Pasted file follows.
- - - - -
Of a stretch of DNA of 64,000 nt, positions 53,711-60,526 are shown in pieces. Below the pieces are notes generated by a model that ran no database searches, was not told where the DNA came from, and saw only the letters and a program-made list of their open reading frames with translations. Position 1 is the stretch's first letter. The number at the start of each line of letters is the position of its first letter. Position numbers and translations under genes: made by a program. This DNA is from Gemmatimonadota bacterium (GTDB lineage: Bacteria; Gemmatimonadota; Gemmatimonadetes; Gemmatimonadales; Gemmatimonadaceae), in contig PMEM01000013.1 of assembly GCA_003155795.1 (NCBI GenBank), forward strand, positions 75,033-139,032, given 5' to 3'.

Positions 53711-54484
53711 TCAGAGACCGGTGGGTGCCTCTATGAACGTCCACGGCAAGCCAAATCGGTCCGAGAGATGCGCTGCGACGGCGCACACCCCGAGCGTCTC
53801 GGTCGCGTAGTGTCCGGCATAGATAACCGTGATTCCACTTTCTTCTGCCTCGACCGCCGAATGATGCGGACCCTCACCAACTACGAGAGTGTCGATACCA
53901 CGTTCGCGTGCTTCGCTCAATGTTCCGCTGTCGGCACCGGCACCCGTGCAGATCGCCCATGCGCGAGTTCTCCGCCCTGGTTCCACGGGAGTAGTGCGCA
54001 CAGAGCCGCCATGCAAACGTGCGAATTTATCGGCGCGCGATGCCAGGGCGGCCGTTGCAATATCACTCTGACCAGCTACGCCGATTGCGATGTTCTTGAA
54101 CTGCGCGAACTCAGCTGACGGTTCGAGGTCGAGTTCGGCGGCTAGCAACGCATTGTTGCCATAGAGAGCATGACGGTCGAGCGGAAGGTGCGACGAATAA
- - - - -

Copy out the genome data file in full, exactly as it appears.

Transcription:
Of a stretch of DNA of 64,000 nt, positions 53,711-60,526 are shown in pieces. Below the pieces are notes generated by a model that ran no database searches, was not told where the DNA came from, and saw only the letters and a program-made list of their open reading frames with translations. Position 1 is the stretch's first letter. The number at the start of each line of letters is the position of its first letter. Position numbers and translations under genes: made by a program. This DNA is from Gemmatimonadota bacterium (GTDB lineage: Bacteria; Gemmatimonadota; Gemmatimonadetes; Gemmatimonadales; Gemmatimonadaceae), in contig PMEM01000013.1 of assembly GCA_003155795.1 (NCBI GenBank), forward strand, positions 75,033-139,032, given 5' to 3'.

Positions 53711-54484
53711 TCAGAGACCGGTGGGTGCCTCTATGAACGTCCACGGCAAGCCAAATCGGTCCGAGAGATGCGCTGCGACGGCGCACACCCCGAGCGTCTC
53801 GGTCGCGTAGTGTCCGGCATAGATAACCGTGATTCCACTTTCTTCTGCCTCGACCGCCGAATGATGCGGACCCTCACCAACTACGAGAGTGTCGATACCA
53901 CGTTCGCGTGCTTCGCTCAATGTTCCGCTGTCGGCACCGGCACCCGTGCAGATCGCCCATGCGCGAGTTCTCCGCCCTGGTTCCACGGGAGTAGTGCGCA
54001 CAGAGCCGCCATGCAAACGTGCGAATTTATCGGCGCGCGATGCCAGGGCGGCCGTTGCAATATCACTCTGACCAGCTACGCCGATTGCGATGTTCTTGAA
54101 CTGCGCGAACTCAGCTGACGGTTCGAGGTCGAGTTCGGCGGCTAGCAACGCATTGTTGCCATAGAGAGCATGACGGTCGAGCGGAAGGTGCGACGAATAA